BorgWarner also supplies heat exchangers in the form of evaporators (pictured above) to extract heat from both the tailpipe and the EGR system — effectively cooling the exhaust gases before they are recirculated — and a condenser to cool the vapour. Under high engine loads, the amount of heat entering the WHR system from the tailpipe evaporator can be excessive, so an exhaust flap valve (pictured at far left) is used to proportionally bypass this and keep the exhaust backpressure low.

With a dedicated control unit to manage the generator and bypass valve, the company claims around 3%-5% improvement in fuel consumption for the system.

Second, German component manufacturer Mahle has approached the problem slightly differently. While its WHR system also works on the Rankine cycle, almost all of it is packaged into a single 55cm-wide box designed for easy installation into a variety of vehicles.

This ‘Boost Box’ contains a single evaporator, which is plumbed in after the exhaust gas aftertreatment. This evaporates the working fluid, which then goes into an expander — but the Mahle version uses an axial piston unit rather than a turbine. The expander drives a generator to power the electric condenser fan and feed pump — both also contained in the box. Excess electricity supplies a mild-hybrid battery system.

Michael Hötger, managing director of the eMAHLE division based in Berlin, says: “We packaged all the technology into one box. All we need is waste heat of 150°C and over for the WHR system to work”. Mahle claims a fuel consumption reduction of 5%. Hötger says, “Within just one and a half to two years — a short timeframe when you think about the future — the WHR box has already paid for itself”.

Systems like these are included in the $80m US Department of Energy-led R&D programme called Supertruck II, with the aim of dramatically improving the efficiency of Class VIII artic combinations. The teams involved — from Navistar, Daimler, Volvo, PACCAR (Kenworth) and Peterbilt — are all using 48V mild-hybrid architecture and WHR systems.

Navistar is using the BorgWarner WHR system, while Daimler has proposed an ORC-based system that combines the WHR fluid with the engine coolant (pressurised at 50bar) to extract heat directly, and using a three-cylinder reciprocating unit as the expander.

The PACCAR/Cummins ORC-based WHR system is more complex than some, with a dual-loop system taking heat out of the exhaust gases in two stages, and a ‘dual-entry’ turbine system from Cummins. It can apparently achieve very high BTE values, but the team says that “for optimum freight efficiency… the fuel savings under transient conditions don’t outweigh the additional weight, and impact on aerodynamics. In addition, the cost and complexity of a highest-BTE WHR system remains a challenge for near-future commercialisation”.

Further information:

Volvo turbocompounding

Cylinder deactivation


In September 2020 Chinese truck and engine manufacturer Weichai announced that it had developed a production-ready heavy-duty truck engine with a brake thermal efficiency (BTE) of over 50%. The German TÜV SÜD verified the result, stating that the engine had a BTE of 50.26% — although the exact operating conditions were not specified.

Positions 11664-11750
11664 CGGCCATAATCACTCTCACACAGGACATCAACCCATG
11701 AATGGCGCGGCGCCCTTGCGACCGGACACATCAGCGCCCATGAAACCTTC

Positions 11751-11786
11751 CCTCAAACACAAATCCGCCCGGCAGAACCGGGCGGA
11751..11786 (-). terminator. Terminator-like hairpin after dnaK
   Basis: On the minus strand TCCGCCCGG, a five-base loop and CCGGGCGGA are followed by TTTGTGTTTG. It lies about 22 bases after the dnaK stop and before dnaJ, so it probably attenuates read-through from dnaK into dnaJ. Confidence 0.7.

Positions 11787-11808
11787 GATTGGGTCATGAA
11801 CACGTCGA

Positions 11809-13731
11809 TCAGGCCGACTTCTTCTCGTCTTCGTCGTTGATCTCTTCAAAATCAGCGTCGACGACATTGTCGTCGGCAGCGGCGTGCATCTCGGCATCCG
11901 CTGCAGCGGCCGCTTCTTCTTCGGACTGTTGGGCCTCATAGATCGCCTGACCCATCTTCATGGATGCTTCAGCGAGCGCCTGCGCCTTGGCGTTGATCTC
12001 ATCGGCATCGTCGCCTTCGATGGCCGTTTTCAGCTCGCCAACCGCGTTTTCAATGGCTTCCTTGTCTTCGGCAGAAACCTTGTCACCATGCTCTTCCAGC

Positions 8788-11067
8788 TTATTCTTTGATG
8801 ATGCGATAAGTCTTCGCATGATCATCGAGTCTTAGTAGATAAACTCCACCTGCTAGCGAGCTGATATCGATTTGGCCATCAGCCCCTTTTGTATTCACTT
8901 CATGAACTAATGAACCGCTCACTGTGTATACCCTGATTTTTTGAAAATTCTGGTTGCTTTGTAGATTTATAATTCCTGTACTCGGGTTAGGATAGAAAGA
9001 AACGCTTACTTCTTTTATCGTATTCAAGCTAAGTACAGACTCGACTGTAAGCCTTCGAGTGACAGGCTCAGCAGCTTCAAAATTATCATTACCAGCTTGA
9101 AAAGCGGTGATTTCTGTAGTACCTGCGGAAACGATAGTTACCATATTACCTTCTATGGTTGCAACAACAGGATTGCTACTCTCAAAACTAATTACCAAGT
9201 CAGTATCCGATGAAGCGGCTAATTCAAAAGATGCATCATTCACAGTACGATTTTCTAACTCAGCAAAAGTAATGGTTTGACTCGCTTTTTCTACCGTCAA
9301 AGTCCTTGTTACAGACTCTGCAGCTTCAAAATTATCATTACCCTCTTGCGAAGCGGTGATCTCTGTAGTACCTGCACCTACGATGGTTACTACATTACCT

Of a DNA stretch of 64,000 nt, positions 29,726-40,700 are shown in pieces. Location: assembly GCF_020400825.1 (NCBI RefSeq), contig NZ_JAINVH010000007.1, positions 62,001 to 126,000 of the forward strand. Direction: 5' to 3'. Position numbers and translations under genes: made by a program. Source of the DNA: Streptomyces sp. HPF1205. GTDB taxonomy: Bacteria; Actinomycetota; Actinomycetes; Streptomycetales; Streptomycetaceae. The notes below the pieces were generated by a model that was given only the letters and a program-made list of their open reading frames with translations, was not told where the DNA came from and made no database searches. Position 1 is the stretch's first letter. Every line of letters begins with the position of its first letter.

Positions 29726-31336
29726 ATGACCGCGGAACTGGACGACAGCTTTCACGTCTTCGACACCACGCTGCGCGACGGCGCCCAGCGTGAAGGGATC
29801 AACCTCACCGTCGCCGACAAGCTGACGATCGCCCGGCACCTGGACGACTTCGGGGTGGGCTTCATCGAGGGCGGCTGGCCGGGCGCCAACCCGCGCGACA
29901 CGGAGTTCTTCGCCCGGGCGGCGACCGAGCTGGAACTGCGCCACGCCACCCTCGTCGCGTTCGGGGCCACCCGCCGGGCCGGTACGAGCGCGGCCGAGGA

The engine is not unusual in layout: it is a 12.9-litre straight-six rated at 552bhp at 1,900rpm, uses a 2,500-bar common-rail injection system supplied by Bosch, and meets China VI/Euro VI emissions regulations. But hard technical details are difficult to come by; Weichai, which has been in operation since 1946, has reportedly spent $4.4bn on engine development in the past decade, and says that its engine takes advantage of five ‘proprietary technologies’.

These are:

■ ‘Fields synergy combustion technology’ which apparently increases combustion speed by 30%

■ ‘Harmonious design technology’ to strengthen the engine and enable 60% higher peak firing pressure (PFP)

■ ‘Exhaust energy distribution technology’ which seems to relate to EGR and turbocharging design

■ ‘Subzone lubrication technology’, which ‘uses several friction reduction technologies to reduce the overall friction by 20%’

■ ‘WISE control technology’ which uses Weichai’s own ECU, and involves more precise predictive models.

There is no sign yet that Weichai will launch its engines in Europe, but its plans include ‘partnering with more global companies to move toward a goal of 55% thermal efficiency’.


Brake Thermal Efficiency (BTE) is the usual measure of a heat engine’s efficiency. It is defined as the useful energy output for a given period, divided by the energy input from the fuel, and is normally expressed as a percentage.

The energy output (in kWh) is calculated by measuring the power output with a dynamometer (a brake dynamometer, hence the B in BTE) over a period of time.

The energy input is calculated by multiplying the mass of the fuel used by its calorific value (also known as energy value or heating value) — this has various definitions, but the most useful is lower calorific value (LCV), which is typically (but confusingly) measured in megajoules per kilogram (MJ/kg). The LCV of diesel fuel is around 42.6MJ/kg — swapping the terms around, you can convert this to 84.5g/kWh.

So if your engine uses (say) 1.9kg of fuel to produce 10kWh of energy over a particular cycle, you would say it has a specific fuel consumption (SFC) of 190g/kWh. Under these conditions, its BTE is given by:

BTE = 84.5/190 = 0.445 = 44.5%

Toby Clark

Related Downloads
243014/Injection WHR.pdf

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Mahle Engine Systems UK Ltd